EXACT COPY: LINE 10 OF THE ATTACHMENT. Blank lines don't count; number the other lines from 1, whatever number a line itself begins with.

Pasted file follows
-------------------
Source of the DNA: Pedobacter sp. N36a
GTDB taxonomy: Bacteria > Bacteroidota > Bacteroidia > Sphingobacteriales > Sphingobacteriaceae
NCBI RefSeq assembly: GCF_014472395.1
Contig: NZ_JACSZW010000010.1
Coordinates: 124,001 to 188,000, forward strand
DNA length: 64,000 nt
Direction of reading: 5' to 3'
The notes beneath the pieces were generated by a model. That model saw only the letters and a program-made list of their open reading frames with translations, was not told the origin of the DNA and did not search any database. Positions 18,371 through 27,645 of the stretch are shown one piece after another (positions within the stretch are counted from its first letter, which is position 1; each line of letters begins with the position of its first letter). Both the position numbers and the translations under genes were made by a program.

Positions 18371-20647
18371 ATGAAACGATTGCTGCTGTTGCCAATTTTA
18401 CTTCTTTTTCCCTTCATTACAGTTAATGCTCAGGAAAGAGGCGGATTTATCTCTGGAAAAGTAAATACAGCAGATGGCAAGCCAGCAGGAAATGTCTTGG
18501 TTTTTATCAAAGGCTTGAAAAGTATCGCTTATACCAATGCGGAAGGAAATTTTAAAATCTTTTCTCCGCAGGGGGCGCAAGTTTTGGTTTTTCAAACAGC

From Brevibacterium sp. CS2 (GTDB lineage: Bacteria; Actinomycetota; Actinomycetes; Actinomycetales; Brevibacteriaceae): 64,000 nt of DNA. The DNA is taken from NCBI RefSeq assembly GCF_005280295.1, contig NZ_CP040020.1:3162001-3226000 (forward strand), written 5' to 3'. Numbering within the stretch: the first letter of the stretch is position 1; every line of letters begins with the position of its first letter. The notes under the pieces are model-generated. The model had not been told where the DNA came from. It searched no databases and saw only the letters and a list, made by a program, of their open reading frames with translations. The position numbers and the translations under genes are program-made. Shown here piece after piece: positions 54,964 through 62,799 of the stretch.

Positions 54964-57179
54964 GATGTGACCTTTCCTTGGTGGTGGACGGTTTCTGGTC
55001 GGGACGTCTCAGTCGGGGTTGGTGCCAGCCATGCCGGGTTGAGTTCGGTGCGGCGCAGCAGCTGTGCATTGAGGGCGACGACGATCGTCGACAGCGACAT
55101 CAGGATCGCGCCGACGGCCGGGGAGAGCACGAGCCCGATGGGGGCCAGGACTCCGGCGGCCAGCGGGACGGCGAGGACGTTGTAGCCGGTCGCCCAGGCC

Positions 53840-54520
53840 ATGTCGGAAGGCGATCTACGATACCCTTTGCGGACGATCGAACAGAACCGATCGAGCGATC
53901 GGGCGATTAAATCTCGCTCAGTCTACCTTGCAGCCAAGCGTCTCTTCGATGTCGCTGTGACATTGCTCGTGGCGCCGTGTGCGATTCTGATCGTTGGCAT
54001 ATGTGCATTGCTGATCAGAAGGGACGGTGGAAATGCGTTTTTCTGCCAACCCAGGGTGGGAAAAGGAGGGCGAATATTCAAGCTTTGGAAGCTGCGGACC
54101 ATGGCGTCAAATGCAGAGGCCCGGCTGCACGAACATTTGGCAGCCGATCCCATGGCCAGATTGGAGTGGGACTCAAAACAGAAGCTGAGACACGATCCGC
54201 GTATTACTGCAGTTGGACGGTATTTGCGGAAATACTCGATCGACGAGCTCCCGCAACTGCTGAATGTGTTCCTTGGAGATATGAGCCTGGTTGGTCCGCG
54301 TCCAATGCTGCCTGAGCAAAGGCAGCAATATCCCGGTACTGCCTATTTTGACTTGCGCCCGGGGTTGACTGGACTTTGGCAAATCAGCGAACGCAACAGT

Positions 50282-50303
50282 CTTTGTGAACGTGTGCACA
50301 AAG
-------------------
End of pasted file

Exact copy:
18371 ATGAAACGATTGCTGCTGTTGCCAATTTTA